Does this mean we shouldn’t bother about mental health? No! I believe passionately that we need to have as much information available to help ourselves, particularly if we don’t have institutional support. The challenge, then, is how to make such information available in a format that is acceptable to diverse academic audiences. I always begin with self-care. And by that I don’t mean the kind of self-care that’s based on trite sentiments, having access to a private chef, or displacing anxieties with alcohol or shopping. I mean beginning with you because it may be you’re the only person currently in place to help. If you commit to care for yourself as well as you would a good friend, you can begin to identify who is in your support network.

What friends or family members can you call on (even if you can’t currently see them in person?). Are there colleagues or professional networks and unions you might join? Where can you build support, to be stronger together?

To continue reading this story, please click the link.

– by Petra Boynton
Flu Shots: Today and Tomorrow
FLU SHOTS: GET THEM WHEN YOU CAN, WHERE YOU CAN.

The seasonal influenza vaccine is now available to all students, faculty, and staff of MSU at the Counseling and Health Services Clinic, located at 112 Allie Young Hall. Getting the flu vaccine as soon as it becomes available each year is always a good idea as the protection will last throughout the flu season. If you have insurance, you must bring your insurance card at the time of service. Most insurance plans will require no copay to get the flu vaccine. If you do not have insurance, a self-pay option is available upon request. Students and MSU faculty/staff may call Counseling and Health Services at 606-783-2055 to make an appointment. 

Please print and complete this downloadable form and bring it with you at the time of your visit. Completing this form will drastically reduce your wait time.
 
Counseling and Health Services will also offer two pop-up flu clinics:
 
  • Tues., Oct. 27, 11:45 a.m.- 2 p.m. on Alumni Tower patio
  • Wed., Oct. 28, 11:45 a.m.- 2 p.m. on Rocky Adkins Dining Commons patio
 
We encourage all on-campus housing residents to take advantage of the pop-up flu clinics to get their flu vaccines.
Call For Sharers
Hello MSU Educators,

The FCTL is asking you to share what you are doing in your classes. We would like to put together a webinar/presentation of your efforts so others can benefit from what you are doing. The goal is to share the good work we are doing and build a repository of teaching and learning strategies, techniques, tools and approaches that will benefit our students and us in improving our teaching and learning.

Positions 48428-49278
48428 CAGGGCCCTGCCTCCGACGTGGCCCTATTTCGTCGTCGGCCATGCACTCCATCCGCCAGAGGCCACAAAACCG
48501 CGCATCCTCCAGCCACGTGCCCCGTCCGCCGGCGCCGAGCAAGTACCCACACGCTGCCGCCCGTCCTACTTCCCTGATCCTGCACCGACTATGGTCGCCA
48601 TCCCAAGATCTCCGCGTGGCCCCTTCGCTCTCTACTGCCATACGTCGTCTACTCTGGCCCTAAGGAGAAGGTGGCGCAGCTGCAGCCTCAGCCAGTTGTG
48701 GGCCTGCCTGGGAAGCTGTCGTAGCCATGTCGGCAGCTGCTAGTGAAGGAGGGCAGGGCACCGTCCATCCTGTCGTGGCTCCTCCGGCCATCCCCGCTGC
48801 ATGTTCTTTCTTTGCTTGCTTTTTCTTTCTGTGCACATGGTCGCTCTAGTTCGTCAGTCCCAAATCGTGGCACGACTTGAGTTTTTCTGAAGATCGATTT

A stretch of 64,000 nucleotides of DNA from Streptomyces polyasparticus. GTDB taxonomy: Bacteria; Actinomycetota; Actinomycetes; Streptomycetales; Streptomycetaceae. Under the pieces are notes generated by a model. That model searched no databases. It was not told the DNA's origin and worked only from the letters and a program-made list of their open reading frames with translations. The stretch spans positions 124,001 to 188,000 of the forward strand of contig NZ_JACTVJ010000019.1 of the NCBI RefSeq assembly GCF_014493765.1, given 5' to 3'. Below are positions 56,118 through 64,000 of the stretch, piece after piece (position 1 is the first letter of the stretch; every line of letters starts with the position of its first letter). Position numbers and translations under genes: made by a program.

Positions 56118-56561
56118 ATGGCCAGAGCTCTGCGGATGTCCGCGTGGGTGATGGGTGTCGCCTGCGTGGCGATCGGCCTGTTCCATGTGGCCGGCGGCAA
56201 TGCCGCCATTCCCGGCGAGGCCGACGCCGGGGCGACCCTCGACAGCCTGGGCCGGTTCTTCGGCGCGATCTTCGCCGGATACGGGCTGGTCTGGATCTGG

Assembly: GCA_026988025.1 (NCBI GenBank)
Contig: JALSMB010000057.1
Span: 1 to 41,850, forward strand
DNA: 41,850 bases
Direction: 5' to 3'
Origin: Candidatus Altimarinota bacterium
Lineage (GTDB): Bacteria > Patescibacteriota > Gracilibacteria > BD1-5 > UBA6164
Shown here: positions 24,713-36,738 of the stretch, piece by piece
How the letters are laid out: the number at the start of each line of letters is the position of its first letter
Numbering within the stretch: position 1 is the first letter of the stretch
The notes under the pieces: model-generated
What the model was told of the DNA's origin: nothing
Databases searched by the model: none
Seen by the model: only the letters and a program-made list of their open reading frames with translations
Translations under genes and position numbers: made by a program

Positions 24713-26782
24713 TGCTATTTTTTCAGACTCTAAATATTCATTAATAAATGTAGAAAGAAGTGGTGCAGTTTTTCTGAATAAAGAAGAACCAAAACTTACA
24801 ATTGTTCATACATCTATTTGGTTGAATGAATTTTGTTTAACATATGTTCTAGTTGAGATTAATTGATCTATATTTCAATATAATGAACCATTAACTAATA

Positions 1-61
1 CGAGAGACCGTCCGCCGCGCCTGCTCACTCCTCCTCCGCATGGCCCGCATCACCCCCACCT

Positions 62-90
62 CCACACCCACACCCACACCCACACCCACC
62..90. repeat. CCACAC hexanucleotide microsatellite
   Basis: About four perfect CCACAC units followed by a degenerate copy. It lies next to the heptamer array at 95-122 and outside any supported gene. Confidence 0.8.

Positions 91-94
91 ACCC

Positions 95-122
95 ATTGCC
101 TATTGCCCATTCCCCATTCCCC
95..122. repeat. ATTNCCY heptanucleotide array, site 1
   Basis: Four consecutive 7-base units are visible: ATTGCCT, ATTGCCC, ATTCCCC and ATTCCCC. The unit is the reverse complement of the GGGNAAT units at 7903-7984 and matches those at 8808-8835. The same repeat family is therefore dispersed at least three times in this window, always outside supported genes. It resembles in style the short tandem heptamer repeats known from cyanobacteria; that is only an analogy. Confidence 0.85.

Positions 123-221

Here are a couple of formats to consider:
Eagle Insight: 20 minute presentation/sharing with 10 minutes for Q&A
Eagle Aerie: 45 minute presentation/sharing with 15 minutes for Q&A

We are looking for sharing to support:
  • Course Design and strategies
  • Instructional Strategies
  • Accessibility
  • Course Materials
  • Course Interactions
  • Assessments
  • Technology

Your sharing can be for face-to-face, hybrid and/or online delivery.

We are not looking for perfection, we are looking to share, celebrate, and build awareness and community around teaching and learning.

If you would like to share, send an email to fctl@moreheadstate.edu and identify the area your sharing will connect, the modality, and we will go from there.

Looking forward to hearing from you dynamic Eagle Educators!
What I Love About Teaching
Response from Jody Fernandez:
I love the students at MSU. They are bright, engaged, and eager to learn. I love watching them grow as future middle grades educators, and I love their passion for teaching. I know MSU is graduating teachers than can and will change the future of the students they meet. They give me hope.

Jody Fernandez - Associate Professor Education
Response from Jennifer Birriel:
The thing I love the most is getting students excited about science and the constant learning that I have to do myself in order to explain things better or answer new and interesting questions that students have about physics.

– Jennifer Birriel - Professor Physics

We need your response so click here to share.
Blackboard Buzz
Grade Details
Do you want to check your student's score trend? Do you want to change the grade value of some specific assignments? Try Grade Details feature, a great tool for grading management.

It is very necessary to maintain the seriousness and consistency of course grading. From the Grade Center, instructors can view Grade Details to see attempts, assign grades, and view the grade history.

This YouTube tutorial demonstrates how to use Grade Center to review grade details. Email msuonline@moreheadstate.edu for additional information and on-campus support.
Ambassadors for Excellence in Teaching
Morehead State University